Weekday ridership on the North Line was roughly 1,100 in 2010.[11] and remains about the same in 2013. Trains on the North Line has been prone to frequent cancellation due to mudslides throughout its history,[12] though WSDOT has begun construction to remedy the problem.[13]

Future planning

Amtrak Cascades will also benefit from this project, as it is an integral part in the Point Defiance Bypass route currently planned by WSDOT.

Due to the passage of 2008's regional Proposition 1, platform length extensions, up to four additional South Line round trips, and potential stations at Ballard and Broad Street on the North Line are in planning.

Edmonds Station renovation includes a new east platform with larger passenger loading area and weather protected passenger shelter. The parking area will be updated, improved lighting will cover the platforms and parking, secure bike storage will be available and public art is ready for installation. The project will also construct a transit center at the north end of the station to accommodate Community Transit bus service with two passenger shelters and three bus bays. Once a second mainline has been added by the railway in the future, a new west platform will be constructed and the north portion of the east platform will be completed. This project is currently underway and expected to complete in early 2011.


Model Manufactured Road Numbers Number In Fleet Notes Image
EMD F59PHI 1999 901–904 4
2000 905–906 2
2001 907–911 5
MotivePower MP40PH-3C 2012 921–923 3
Cab Cars
Bombardier BiLevel Cab Car 1999 101–104 4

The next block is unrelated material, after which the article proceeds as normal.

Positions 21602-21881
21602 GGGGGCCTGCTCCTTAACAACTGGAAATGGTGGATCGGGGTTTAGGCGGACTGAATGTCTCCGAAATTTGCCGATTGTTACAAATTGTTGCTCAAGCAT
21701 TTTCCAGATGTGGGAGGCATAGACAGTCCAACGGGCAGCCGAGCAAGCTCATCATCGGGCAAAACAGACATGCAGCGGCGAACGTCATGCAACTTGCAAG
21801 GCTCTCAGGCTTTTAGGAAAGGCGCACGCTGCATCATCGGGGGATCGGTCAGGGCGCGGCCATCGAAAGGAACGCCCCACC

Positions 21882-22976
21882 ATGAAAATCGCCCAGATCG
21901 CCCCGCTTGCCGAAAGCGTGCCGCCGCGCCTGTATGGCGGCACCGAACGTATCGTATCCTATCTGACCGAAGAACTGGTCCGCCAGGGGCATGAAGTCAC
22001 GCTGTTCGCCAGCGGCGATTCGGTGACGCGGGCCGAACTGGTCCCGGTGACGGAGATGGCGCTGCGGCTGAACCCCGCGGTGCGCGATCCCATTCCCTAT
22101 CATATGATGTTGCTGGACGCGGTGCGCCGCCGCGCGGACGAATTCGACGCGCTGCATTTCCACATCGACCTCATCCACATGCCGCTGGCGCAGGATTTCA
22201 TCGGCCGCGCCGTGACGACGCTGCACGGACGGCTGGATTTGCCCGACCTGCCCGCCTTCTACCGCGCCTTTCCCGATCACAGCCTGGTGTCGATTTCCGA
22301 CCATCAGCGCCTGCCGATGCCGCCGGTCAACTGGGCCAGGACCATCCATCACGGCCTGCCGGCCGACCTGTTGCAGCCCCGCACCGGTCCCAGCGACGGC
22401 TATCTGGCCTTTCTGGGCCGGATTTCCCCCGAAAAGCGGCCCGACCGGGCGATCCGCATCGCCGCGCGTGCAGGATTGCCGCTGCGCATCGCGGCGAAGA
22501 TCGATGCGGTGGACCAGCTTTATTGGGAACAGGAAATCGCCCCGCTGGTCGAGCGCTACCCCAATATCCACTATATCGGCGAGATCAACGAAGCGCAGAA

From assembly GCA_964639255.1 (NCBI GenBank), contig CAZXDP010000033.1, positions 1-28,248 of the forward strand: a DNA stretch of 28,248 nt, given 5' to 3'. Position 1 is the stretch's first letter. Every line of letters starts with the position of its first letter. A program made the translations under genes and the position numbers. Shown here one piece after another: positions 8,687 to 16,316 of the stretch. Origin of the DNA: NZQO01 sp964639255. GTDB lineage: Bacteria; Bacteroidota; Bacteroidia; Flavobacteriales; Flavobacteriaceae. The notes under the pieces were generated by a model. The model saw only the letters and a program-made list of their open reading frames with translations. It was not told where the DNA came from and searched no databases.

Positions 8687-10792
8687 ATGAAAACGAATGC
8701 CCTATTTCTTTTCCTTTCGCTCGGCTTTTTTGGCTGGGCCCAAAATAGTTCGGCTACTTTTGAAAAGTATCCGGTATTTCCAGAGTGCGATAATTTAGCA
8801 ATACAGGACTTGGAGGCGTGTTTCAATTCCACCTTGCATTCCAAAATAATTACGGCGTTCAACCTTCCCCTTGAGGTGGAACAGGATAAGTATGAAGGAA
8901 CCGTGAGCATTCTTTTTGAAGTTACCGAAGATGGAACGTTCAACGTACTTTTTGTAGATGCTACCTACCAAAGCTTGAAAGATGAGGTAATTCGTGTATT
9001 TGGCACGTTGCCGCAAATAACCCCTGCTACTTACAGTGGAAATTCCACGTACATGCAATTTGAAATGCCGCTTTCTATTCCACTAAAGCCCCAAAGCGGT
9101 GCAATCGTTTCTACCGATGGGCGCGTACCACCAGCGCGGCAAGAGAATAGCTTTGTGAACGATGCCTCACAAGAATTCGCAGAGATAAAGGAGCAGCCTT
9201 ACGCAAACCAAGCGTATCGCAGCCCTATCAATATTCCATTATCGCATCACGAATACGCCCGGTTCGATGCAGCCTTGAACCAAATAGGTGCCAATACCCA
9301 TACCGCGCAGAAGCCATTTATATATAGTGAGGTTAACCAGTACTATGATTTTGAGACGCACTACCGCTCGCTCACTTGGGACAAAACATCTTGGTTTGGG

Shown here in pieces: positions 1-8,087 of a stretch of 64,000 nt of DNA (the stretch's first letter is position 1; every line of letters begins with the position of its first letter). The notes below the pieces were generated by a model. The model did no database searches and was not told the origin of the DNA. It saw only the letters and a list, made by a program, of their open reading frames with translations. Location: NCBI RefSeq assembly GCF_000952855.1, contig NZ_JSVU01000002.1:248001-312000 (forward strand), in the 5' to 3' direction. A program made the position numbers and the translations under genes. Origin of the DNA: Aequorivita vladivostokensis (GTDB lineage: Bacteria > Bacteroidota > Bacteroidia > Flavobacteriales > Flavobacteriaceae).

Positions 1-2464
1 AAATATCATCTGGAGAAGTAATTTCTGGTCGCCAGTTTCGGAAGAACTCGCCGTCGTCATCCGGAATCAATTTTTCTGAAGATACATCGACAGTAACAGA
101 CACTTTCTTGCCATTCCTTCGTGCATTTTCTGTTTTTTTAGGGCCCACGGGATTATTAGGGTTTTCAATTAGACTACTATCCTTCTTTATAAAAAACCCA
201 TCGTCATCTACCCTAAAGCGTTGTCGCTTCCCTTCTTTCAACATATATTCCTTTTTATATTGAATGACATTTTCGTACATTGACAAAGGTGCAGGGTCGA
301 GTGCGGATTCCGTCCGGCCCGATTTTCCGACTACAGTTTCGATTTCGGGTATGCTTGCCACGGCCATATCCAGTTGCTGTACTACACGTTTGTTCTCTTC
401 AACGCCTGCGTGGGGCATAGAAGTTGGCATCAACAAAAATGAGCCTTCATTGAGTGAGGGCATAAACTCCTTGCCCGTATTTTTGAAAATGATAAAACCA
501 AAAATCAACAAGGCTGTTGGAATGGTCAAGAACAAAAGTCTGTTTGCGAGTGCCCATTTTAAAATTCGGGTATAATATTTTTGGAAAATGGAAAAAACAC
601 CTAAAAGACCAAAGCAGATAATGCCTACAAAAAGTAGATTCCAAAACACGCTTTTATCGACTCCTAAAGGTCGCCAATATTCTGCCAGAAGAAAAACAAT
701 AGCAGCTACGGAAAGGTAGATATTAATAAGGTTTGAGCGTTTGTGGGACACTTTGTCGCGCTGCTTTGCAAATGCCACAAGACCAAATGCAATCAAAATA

2000 105–111 7 112–118 sold to Caltrain.[14]
2003 301–307 7
2017 321–329 (9) Delivery expected in mid-2017.[15]
Bombardier BiLevel Coach 2000 201–213 13
2001 214–215 2
2002 216–218, 227–228, 231–240 15 219–226 & 229–230 sold to Caltrain.[14]
2003 401–410 10
Sources (unless noted otherwise):[16][17]


  1. "May 2016 Service Performance Report" (PDF). Sound Transit. July 7, 2016. Retrieved July 16, 2016.
  2. "Service Delivery: Quarterly Performance Report - Fourth Quarter, 2015" (PDF). Sound Transit. February 25, 2016. Retrieved February 25, 2016.
  3. "Sounder Commuter Rail Train Specifications". Sound Transit. 2009-07-18. Retrieved 2008-02-10.
  4. Sound Transit: Sounder Commuter Rail Schedules
  5. 1 2 "Sound Transit approves four new Seattle-Tacoma round trips". Trains Magazine. 23 July 2010. Retrieved 23 July 2010.
  6. "October 2015 Ridership Summary" (PDF).
  7. Pesznecker, Scott (May 31, 2008). "Sounder begins service to Mukilteo today". Everett Herald. Everett Herald. Retrieved 2008-05-31.
  8. "Mukilteo Station". Sound Transit. 2008-02-10. Retrieved 2008-02-10.
  9. 2011 SIP, page 26
  10. "Mudslides continue to plague rail traffic north of Seattle".
  11. "Work starts on landslide solutions for Pacific Northwest Rail Corridor".
  12. 1 2 "Sound Transit Motion No. M2001-72" (PDF). Sound Transit.
  13. "2017 Draft Service Implementation Plan" (PDF). Sound Transit. October 2016. p. 59. Retrieved November 16, 2016.
  14. "Draft 2015 Service Implementation Plan - Appendix B: Fleet Plans" (PDF). Sound Transit. p. 112. Retrieved 8 November 2014.
  15. "Sound Transit". Canadian Public Transportation Discussion Board Wiki. Retrieved 20 December 2014.